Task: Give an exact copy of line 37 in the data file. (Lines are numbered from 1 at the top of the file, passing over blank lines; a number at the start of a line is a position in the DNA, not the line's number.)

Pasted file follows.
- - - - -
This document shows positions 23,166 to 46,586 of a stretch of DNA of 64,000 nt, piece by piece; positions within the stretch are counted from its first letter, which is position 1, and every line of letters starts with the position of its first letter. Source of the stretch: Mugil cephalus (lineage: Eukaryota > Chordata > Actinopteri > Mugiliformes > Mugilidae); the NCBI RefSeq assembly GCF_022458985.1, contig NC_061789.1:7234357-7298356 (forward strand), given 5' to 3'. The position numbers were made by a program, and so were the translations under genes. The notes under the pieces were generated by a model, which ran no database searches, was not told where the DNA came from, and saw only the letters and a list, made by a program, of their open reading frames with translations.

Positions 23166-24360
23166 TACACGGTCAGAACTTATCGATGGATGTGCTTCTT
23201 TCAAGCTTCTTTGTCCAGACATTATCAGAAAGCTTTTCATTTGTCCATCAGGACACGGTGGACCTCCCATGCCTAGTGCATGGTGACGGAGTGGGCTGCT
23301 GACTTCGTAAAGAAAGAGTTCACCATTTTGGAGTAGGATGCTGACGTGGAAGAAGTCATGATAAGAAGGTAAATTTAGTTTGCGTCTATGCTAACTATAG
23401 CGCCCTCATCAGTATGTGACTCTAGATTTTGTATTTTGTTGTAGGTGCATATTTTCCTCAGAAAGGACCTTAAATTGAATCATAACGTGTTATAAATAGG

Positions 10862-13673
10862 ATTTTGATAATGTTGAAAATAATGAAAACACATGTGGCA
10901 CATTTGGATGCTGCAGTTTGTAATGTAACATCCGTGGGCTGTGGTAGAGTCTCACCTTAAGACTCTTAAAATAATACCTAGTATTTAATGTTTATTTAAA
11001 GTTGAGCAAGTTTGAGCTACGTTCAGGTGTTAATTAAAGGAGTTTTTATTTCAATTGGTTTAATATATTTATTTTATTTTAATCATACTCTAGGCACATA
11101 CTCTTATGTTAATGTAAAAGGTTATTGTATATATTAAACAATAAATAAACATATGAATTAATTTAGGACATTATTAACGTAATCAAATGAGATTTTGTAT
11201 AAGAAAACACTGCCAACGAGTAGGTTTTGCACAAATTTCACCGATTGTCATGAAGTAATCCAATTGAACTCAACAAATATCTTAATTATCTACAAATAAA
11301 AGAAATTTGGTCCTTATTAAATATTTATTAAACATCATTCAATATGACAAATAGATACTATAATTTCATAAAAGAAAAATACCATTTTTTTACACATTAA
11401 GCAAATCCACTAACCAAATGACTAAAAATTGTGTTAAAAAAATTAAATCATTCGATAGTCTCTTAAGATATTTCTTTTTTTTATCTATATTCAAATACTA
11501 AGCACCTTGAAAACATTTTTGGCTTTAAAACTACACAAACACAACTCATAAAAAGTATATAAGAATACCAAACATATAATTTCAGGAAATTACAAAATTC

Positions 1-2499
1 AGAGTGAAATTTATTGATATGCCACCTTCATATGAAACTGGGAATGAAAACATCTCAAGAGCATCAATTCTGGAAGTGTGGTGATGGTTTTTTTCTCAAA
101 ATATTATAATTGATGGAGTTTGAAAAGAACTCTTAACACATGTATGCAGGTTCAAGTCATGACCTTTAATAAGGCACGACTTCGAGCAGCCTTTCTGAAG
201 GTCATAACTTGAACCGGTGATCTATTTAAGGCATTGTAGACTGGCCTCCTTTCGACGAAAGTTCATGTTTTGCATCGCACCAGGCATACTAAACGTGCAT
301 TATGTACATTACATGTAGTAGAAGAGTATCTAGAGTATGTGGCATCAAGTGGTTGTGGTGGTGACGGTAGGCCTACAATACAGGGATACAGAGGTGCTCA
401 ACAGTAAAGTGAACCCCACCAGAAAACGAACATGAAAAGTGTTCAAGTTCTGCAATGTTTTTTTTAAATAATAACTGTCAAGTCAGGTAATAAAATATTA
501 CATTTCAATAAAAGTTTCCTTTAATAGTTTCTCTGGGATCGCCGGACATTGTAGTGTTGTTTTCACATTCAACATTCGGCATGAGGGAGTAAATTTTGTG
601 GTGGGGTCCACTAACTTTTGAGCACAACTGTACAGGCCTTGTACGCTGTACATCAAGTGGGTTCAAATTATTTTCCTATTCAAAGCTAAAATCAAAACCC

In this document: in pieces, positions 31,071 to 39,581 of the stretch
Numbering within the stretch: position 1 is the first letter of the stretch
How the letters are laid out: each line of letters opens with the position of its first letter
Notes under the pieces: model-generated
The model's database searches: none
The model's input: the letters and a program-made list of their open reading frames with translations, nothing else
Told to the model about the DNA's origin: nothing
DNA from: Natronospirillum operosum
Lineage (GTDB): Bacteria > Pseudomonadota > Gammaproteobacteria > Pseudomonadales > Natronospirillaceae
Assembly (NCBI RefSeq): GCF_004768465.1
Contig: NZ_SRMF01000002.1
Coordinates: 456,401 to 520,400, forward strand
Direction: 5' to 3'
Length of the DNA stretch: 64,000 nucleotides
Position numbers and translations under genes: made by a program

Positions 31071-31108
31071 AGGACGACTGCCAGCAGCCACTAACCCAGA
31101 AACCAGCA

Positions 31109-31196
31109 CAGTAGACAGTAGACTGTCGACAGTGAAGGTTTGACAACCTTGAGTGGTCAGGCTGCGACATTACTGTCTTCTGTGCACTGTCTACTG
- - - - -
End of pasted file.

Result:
Length of the DNA stretch: 64,000 nucleotides